Sandy Shreve
Paintings, Photo Art, Poetry

Blog - Wednesday Poems

(posted on 3 Jul 2024)


My friend Donna Shanley recently introduced me to the world of flash fiction. Hers have been widely published and are marvellous. You can find one example here:

Thinking about flash fiction reminded me that every now and then I’ve turned my pen toward prose poems, so I’ve decided to post one today:  Edith and Alba, from my book Belonging (Sono Nis Press).  This also reminds me that, even though Kate Braid and I discussed what prose poems might be in In Fine Form: A Contemporary Look at Form Poetry (Caitlin Press), I have never been entirely sure how to distinguish them from short prose.  So perhaps, after all, what I wrote was flash fiction?  And does it even matter?  Either way, the two women in the piece are real – Edith was my grandmother and Alba, my great aunt.  The visit depicted in this piece is obviously fiction, even a bit surreal – but many of the details are drawn from my memories of visiting them as a child.

Edith and Alba are shown with friends in the above photo, taken on July 10, 1937. Edith is third from the left and Alba is at the far right.



Edith and Alba

It is a late January afternoon and the sun, flicking a few last prisms across frozen snow, is yawning toward the horizon.  Two women sit in the living room, showered with a wide fan of light from the bay window, dropping in through blinds, slats angled like lowered eyelids.  Between them, the silver tea set glows on a glass topped coffee table.

Edith leans forward to pour.  Faint sounds of a distant ritual might be heard, a delicate clink as the pot is lifted from the tray, a quick splash and gurgle in each antique china cup, a prattle of spoons stirring, then placed upon their saucers.  Always on these occasions an aura of Earl Grey curls through the house on ghostly fingers, as if beckoning memories.  The women  –  careful to visit when the house they shared for nearly forty years is empty, as they do not come to haunt and have no wish to startle or frighten the young couple that lives here now – relax in ornate wing-backed chairs, sip their tea, and listen.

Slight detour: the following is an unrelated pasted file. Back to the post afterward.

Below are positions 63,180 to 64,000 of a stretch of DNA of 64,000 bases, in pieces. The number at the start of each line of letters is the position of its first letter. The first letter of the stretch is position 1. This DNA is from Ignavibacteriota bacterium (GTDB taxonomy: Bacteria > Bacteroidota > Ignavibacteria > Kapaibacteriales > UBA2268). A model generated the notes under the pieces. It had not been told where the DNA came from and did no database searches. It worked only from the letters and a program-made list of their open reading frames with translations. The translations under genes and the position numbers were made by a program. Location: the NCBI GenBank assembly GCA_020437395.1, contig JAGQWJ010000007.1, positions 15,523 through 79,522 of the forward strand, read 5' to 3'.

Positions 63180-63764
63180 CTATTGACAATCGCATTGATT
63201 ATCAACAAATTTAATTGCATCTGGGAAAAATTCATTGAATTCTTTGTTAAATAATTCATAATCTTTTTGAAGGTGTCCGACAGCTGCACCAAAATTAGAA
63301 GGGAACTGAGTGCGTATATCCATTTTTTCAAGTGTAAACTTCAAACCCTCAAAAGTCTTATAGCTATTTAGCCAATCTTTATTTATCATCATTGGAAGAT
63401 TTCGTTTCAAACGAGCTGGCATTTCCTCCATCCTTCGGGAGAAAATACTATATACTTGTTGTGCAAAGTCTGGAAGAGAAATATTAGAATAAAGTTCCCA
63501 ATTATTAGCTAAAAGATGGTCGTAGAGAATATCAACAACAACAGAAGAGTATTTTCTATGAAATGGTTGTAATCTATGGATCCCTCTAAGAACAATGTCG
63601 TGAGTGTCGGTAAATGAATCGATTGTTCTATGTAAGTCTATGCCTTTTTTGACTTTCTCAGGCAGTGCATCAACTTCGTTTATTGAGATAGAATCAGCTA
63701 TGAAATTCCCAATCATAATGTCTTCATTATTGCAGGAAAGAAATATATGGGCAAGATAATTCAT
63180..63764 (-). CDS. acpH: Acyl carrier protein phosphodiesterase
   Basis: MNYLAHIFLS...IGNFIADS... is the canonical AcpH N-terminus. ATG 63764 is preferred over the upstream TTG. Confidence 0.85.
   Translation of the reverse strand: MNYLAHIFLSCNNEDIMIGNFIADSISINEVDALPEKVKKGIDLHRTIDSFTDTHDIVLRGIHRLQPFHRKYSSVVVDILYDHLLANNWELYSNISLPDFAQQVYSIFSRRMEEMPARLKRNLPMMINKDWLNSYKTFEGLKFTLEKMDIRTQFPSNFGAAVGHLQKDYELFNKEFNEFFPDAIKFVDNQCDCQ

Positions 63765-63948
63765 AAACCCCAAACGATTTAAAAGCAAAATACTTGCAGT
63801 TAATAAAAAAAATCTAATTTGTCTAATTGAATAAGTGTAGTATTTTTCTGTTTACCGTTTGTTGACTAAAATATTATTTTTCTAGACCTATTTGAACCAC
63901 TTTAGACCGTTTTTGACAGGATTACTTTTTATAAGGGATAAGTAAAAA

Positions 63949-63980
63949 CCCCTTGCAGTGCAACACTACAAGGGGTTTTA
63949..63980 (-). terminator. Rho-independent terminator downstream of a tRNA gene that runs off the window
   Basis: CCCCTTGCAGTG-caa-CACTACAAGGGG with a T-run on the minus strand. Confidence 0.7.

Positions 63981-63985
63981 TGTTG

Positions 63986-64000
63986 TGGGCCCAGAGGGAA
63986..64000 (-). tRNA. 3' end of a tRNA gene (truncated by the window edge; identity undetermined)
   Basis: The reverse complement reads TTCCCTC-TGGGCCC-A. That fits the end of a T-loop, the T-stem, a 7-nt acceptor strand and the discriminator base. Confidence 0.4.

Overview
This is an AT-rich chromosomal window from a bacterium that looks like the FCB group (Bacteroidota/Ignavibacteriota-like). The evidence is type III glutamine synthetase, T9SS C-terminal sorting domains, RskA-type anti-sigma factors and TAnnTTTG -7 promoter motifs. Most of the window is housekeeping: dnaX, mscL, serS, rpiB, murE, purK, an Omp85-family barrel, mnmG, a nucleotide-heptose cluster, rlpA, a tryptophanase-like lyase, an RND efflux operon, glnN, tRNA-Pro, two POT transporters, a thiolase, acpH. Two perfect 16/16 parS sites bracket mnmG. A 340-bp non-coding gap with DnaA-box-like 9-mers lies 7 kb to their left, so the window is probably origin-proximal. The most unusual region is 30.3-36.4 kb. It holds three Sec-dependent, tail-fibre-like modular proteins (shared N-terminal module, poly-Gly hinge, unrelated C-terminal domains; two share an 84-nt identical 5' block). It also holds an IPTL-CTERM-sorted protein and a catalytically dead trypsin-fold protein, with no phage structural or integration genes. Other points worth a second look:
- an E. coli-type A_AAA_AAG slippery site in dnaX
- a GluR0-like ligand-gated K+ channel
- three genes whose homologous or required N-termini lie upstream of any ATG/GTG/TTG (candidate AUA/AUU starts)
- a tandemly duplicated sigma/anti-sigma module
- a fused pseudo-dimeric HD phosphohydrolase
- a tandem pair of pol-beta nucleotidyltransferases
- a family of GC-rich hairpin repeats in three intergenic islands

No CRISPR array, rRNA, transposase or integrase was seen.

The walls let go of voices.  Alba hears the front doorbell chime.  A shy girl slides onto the piano stool, arranges her fingers over the keys, her saddle-shoed feet at the pedals.  The metronome ticks behind Beethoven's beautiful Fur Elise.  Edith's grandchildren hop from foot to foot in the front hallway, begging entry to the mothball closet under the staircase where wooden toys from another generation are stored way in the back, below plastic wrapped suits and sweaters.

Dusk casually descends around these two Victorian-born women, the one who married the other's brother, the other who remained a spinster.  They meet here when they can, taste the details of their lives.  Sometimes, like today, they arrive to laughter and song; other afternoons it might be an illness or even a death; as often as not it's just the ordinariness of any day, something as simple as a favourite breakfast — the rustle of the morning paper, the scrape of forks and knives against plates, the thick scent of sausages and eggs, toast or donuts or fresh baked bread. 

In shadow now, Edith reaches over, pats Alba's hand, the years of care between them so long ago grown soft with sagging skin.  Alba smiles, says nothing.  It never fails.  Between their visits, each conjures up these fleeting moments, imagines conversation.  But everything that they've saved up to say will take too many words to fit this tiny vessel of disappearing time they savour, sitting here, the darkened parlour brimming with their silence.